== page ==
3. Use your voice to hold the Auditory’s attention. Change tone, volume, pitch and speech rate to verbally emphasize and enhance your sales points. Auditory prospects will pay as much attention, if not more, to how you speak as to what you say.
4. Tell the auditory customer lots of stories. Story telling in sales is powerful with everyone, and it is especially important with auditory prospects.
5. If you have to send them some information they often will not enjoy reading a brochure, so send a cassette tape outlining benefits, features etc. Use all the verbal information you can to move the sale forward. Get audio tapes into the hands and ears of your auditory leads right away. If your company does TV or radio advertising, ask your auditory client if they have heard your latest ads.
6. Have frequent telephone conversations with your auditory prospects. Even a brief call will mean a great deal to them.
7. Summarize agreements verbally after closing, using such a phrase as : “We are speaking about (summarize details.)” Remember, the Auditory hears everything. Give them exciting and motivating words that will play in their internally driven tape player long after the sales call is through.
8. It is important to know that auditory people find it hard to look at you and listen to what you are saying, so give them subconscious approval for looking away, by not demanding eye contact. They need to concentrate on what they hear and that’s why they look away from you. Also, don’t speak to rapidly or you will lose them.
Selling Strategies for the Kinesthetic Person
Kinesthetic people are more low keyed, typically the like to look down to connect with their feelings. Kinesthetic people love kinesthetic information. They react to kinesthetic terms and they want you to do likewise. They love to touch the goods, so let them get their hands all over the product. They must absolutely feel good about their decision, so help them get in touch with their feelings.
Grasp the important points in this section as we drive home the hard hitting strategies that work long and hard in putting deals together with the Kinesthetic. When these strategies sink in and you feel good about using them to nail down transactions with the Kinesthetic, you will have reached another plateau.
1. Use Kinesthetic words and phrases like, “Are you comfortable with this?”, “How do you feel about that?” or “Do you need a more concrete example?” Talk about common interests, sports, family and let them know you care about their feelings. They want to know that you care about them and you are their friend.
2. Meet face to face with Kinesthetic clients. Don’t rely too much on phone calls or written communication. They crave the head to head, belly to belly feeling that only one on one communication can give. Match them: if they have their jacket off, their tie loosened, do the same. They typically like to dress comfortably.
3. Get the kinesthetic physically involved with your presentation. Have them mark up your brochure. Have them walk through your proposal. If you are demonstrating a product they can use, encourage them to test the product out to find how it feels. Encourage them to hold the product, use the computer, feel the car finish, touch the rock fireplace, walk around the yard, stroke the leather seats get comfortable on the couch, etc. Make sure they are always physically comfortable. If they are not, they won’t stay “with” your presentation.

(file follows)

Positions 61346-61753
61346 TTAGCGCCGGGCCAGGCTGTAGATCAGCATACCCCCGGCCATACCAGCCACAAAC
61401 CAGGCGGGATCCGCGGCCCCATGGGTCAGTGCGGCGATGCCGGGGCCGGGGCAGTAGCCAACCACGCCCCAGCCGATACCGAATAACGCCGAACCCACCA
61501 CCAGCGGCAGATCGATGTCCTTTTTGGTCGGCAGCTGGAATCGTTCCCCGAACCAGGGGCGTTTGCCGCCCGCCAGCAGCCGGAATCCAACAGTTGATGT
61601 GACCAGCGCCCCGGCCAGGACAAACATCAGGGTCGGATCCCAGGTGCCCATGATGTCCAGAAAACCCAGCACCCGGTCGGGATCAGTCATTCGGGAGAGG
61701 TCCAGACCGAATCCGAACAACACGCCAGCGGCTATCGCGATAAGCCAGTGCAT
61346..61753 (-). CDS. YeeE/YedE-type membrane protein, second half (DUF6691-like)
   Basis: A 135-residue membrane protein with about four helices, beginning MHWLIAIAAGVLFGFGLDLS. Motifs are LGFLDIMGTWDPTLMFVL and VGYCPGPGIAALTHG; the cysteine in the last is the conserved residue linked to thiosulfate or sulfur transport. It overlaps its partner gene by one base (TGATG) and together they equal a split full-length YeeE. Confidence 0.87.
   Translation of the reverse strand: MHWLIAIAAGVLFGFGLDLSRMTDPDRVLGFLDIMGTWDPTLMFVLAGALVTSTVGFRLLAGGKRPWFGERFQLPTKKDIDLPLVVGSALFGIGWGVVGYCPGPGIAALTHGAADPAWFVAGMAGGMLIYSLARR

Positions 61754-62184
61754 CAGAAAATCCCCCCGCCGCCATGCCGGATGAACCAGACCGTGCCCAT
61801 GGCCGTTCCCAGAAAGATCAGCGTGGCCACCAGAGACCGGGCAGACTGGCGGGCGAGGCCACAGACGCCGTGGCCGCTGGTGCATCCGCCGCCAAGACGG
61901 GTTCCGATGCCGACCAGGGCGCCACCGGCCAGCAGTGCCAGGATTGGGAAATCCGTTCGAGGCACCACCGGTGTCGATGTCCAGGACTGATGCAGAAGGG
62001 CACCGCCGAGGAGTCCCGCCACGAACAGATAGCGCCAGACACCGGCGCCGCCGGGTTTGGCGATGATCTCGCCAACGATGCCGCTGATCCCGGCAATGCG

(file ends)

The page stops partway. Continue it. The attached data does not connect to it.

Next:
4. Tell moving, emotionally based stories about your product and, most importantly, about the impact of your product or service on people just like them. Strongly communicate your emotional commitment to your product, to what you are selling. Then link commitment to your commitment to serving them.
5. Glance downwards occasionally. Kinesthetic people will intuitively pick it up and know that you are emotionally involved in your product. You can also guide them to access their feelings by glancing down and getting them to follow your lead. Typically, they are not comfortable with constant eye contact.
6. Kinesthetic people often like to be touched. They shake hands forever, often with the old “two-handed, let’s hold this contact for a long, long time” approach. Since this is so appealing to them, an occasional pat on the back will fire off strong positive feelings. When you close the sale or come to some major commitment, shake hands on it. That gesture means a lot to a Kinesthetic person.
Your prospect wants to know that you care about them. It is very easy for a salesperson to sell their product or service based on their values. Your values are what sold you to sell your product. Your prospects values for buying may not be the same as your values. It is critical that you take the time to find out your prospects values, and what needs to happen in order for them to experience that value around your product.
Lastly, you want to attract sales, instead of chasing, selling, promoting, seducing or going after it. Attraction is when people come to you. Selling, promoting, seducing and chasing is when you go after them. When you set up your life for sales to come to you invite effortless success into your life.